Outside the property development and population growth lobby, very few people who are worried about population growth and high immigration appreciate the effect of endogamy (marrying within your people) and exogamy (marrying outside your people) on population size and fertility. They also don’t recognize its effect on the private amassing of wealthy estates and political power. Anyone who wants to understand modern day problems with overpopulation, poverty, and loss of democracy would do well to study this article. This article is intended to stimulate debate about democracy, wealth distribution, and overpopulation. The author invites critical comments and argument.
Article based on S.M. Newman Demography, Territory and Law: Land-tenure and the origins of capitalism in Britain, Countershock Press, 2014. and S.M. Newman Demography, Territory and Law: The Rules of Animal and Human Populations, Countershock Press, 2013.
How to read the diagrams: White squares in the diagrams below indicate permitted marriages and black squares indicate forbidden marriages. White squares become black squares when someone is already married, although polygamy varies this factor. The symetrical rules for marriage to "in-laws" are indicated by mirror images, creating an overall pyramid form in the diagram of an extended family or clan.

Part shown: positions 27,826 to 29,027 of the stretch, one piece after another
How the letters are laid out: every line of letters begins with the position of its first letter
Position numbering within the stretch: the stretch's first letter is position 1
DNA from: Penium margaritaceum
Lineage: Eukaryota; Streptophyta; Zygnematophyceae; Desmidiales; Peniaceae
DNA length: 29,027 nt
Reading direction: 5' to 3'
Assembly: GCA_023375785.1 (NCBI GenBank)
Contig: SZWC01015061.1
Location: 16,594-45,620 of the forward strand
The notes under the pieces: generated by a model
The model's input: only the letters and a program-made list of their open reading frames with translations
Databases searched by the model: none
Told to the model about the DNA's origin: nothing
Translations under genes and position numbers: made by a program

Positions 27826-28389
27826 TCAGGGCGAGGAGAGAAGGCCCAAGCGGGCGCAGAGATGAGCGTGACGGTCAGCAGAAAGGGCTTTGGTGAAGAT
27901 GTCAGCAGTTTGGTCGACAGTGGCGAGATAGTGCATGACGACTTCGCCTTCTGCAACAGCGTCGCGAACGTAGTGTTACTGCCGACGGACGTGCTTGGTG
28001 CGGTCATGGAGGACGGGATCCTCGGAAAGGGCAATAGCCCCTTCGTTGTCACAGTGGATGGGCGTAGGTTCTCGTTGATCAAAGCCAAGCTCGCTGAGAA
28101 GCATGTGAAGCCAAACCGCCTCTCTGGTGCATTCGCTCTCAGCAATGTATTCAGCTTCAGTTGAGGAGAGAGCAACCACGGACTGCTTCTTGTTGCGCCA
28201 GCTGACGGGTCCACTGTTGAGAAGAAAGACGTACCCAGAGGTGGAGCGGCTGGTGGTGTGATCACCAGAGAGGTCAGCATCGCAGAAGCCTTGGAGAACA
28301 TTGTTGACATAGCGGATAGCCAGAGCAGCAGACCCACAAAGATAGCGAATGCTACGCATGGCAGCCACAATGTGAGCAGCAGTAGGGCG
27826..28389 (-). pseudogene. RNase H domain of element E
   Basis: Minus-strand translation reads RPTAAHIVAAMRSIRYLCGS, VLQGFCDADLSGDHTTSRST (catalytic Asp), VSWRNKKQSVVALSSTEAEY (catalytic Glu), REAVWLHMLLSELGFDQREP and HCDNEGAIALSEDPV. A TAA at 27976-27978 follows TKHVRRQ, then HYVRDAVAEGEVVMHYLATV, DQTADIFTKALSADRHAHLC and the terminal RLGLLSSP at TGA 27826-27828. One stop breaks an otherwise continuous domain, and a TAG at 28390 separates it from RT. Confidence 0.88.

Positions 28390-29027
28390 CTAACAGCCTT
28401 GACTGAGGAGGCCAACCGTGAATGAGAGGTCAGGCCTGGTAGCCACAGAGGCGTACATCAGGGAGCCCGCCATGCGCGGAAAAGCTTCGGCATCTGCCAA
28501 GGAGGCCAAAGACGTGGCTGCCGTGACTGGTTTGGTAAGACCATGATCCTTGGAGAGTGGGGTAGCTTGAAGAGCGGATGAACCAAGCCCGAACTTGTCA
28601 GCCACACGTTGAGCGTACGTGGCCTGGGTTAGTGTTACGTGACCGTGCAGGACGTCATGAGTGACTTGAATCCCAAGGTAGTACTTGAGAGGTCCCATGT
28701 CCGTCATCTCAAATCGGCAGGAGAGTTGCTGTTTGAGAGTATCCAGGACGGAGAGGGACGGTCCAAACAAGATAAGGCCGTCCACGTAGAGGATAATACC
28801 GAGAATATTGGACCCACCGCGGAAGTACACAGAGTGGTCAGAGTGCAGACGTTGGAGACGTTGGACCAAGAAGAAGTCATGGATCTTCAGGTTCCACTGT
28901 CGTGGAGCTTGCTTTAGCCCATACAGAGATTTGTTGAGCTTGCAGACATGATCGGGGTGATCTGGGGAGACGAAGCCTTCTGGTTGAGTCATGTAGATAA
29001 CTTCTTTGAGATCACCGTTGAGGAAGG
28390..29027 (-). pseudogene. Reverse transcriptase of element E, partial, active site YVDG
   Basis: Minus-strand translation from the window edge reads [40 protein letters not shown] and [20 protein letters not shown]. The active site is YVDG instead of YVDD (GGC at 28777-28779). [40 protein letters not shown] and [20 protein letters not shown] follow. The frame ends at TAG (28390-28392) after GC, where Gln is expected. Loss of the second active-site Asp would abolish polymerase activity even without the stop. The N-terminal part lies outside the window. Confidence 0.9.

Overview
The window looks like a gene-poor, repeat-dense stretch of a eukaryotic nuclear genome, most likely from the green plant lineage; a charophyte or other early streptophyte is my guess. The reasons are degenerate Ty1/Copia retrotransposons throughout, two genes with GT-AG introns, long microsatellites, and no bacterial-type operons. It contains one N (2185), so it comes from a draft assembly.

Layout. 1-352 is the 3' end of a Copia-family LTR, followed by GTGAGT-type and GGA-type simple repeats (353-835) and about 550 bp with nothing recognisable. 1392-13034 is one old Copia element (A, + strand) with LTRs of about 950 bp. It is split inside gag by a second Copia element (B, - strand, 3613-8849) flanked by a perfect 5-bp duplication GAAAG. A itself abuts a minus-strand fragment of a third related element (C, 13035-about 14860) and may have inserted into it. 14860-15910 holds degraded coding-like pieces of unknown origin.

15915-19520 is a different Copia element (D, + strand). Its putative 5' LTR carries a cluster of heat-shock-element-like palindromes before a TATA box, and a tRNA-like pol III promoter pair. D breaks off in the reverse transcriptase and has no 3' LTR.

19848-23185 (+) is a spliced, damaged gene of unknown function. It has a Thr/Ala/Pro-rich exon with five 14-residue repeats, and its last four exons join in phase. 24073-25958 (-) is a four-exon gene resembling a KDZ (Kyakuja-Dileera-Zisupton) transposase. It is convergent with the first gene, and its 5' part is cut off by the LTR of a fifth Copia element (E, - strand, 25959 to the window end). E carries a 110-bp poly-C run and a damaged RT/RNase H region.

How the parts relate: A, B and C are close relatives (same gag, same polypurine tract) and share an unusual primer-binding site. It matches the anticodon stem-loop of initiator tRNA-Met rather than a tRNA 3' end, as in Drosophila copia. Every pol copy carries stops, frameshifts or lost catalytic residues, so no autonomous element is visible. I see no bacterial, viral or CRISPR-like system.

"Endogamy" refers to marrying within one’s clan, tribe or similar social unit. "Exogamy" refers to marrying outside those units. The most extreme kinds of endogamy tend to be practiced by ancient royal clans, such as the Egyptians and the Incas, where there were sibling, father-daughter and grandfather-granddaughter marriages. Less extreme, but more common, are first and other cousin marriages, frequently practiced by nobility and other established clans and tribes. The wealthy, whether they are noble or not, tend to marry other wealthy people for similar reasons.
High Endogamy, Low Exogamy, Low Fertility
If you look at the white squares, you will see that the pharaohs of Ancient Egypt could marry their children and their grandchildren and other close relatives. The rigidity of this practice varied from pharaoh to pharaoh, and lesser relatives might also be married, however marriage within close blood relatives was encouraged.